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22 Dec, 2013 01:11

​Arab League slams US proposal to let IDF guard West Bank

​Arab League slams US proposal to let IDF guard West Bank

The Arab League has rejected a US security plan that would involve Israel’s military presence on the border between the West Bank and Jordan for 10 years. The plan was proposed by the US Secretary of State as a part of Israeli-Palestinian talks.

The League’s Secretary-General Nabil Elaraby has said there could be “not one” Israeli soldier in the territory of a future Palestine, speaking at an emergency meeting in Cairo, called at the request of Palestinian President Mahmoud Abbas.

The United States has recently presented "some thoughts" on security arrangements, according to Secretary of State John Kerry, one of which reportedly was a proposal that the Israeli Defense Force remains in the Jordan Valley for 10 years after the establishment of a future Palestinian state.

Palestinian officials have criticized the plan saying that the US was to address Israeli concerns about a potential influx of militants and weapons. Abbas said he could accept the deployment of US troops there.

Elaraby also stressed during the Arab League meeting that no peace deal would work between Palestinian Authority and Israel under such conditions. However, the resolution he read at the end of the assembly, did not have harsh condemnation of the US plan, such as seen in a report that was circulated before the meeting.

The report, seen by Reuters, said the US security proposals “achieved Israeli security expansionist demands, and guaranteed [Israel's] continued control of [the Jordan Valley] on the security pretext.”

It also described them as “an American retreat,” saying that Washington and Tel Aviv are linking negotiations on political issues to the Palestinians' approval to “the American security solution.” “This is what the Palestinian side rejects,” the report read.

It also offered the Arab League nations to support Palestinians by objecting to “all the Israeli plans and policies aimed at changing the demographic and geographic situation in the occupied Palestinian territories, including in Jerusalem,” as quoted by Haaretz.

An Israeli soldier guides a tank at an Israeli Defnce Forces (IDF) staging area by the central Gaza border November 22, 2012. (Reuters/Yannis Behrakis)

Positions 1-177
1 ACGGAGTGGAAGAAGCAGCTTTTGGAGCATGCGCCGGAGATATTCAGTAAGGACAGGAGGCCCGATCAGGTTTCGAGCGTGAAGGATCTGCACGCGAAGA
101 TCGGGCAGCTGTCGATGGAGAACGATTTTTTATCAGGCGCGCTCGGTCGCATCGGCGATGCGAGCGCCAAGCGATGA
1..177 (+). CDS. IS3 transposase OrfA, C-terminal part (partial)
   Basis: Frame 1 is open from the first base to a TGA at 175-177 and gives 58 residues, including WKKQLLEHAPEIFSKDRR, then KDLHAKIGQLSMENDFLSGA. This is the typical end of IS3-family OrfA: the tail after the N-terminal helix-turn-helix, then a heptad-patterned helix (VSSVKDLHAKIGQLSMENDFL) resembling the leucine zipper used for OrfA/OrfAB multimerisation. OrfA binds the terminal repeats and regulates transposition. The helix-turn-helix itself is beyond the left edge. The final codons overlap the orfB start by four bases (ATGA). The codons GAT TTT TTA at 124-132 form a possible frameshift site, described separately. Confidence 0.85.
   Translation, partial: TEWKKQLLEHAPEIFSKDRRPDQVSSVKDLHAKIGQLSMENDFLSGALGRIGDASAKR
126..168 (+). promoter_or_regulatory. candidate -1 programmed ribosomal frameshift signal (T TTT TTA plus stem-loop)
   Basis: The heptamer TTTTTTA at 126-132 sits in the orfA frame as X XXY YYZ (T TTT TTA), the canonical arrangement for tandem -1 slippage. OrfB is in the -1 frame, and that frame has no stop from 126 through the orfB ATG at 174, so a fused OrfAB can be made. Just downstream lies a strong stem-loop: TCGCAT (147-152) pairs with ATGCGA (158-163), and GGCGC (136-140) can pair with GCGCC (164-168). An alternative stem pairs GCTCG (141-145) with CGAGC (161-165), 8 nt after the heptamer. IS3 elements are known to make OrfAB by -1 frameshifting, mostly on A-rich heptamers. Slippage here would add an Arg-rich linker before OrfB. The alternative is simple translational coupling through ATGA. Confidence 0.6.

While John Kerry offered no details into the US security proposals, President Abbas has claimed the proposed security plan supports Israel’s position in the region by securing IDF presence in the Jordan River Valley, at the same time delaying Palestinian demands.

The Palestinian leader instructed his delegation to object to any partial proposal or interim deal, Palestinian chief negotiator Saeb Erekat told the Palestinian news agency on Saturday. The diplomat added that any arrangement reached within the agreed timeframe, before April 29, must be a final one.

“We are not talking about a final peace treaty but only a framework agreement, which is halfway to a final treaty,”
Erekat said earlier on Friday.

According to Kerry’s initial proposal, presented earlier in December, border crossings into Jordan would be under joint Israeli-Palestinian control, possibly with US troop presence.

It would also require the Israeli military contingent to leave most of West Bank, except for the Jordan Valley, prohibit the IDF from operating in Palestinian lands to combat the extremist threat. Washington also offered investments into Israel’s intelligence capabilities to help counter any threats.

When Kerry presented the proposal earlier this month he said, that “if Israel's security can't increase as a result of an agreement, it's very difficult to make an agreement. Obviously, security is paramount in the minds of the Prime Minister [Benjamin Netanyahu] and his team with respect to their ability to move forward on other issues."

Israel and the Palestinians resumed direct peace negotiations in July after a three-year break. Since Israeli and Palestinian teams visited Washington, John Kerry has been shuttling between the sides brokering a deal, but so far no concrete progress has been made.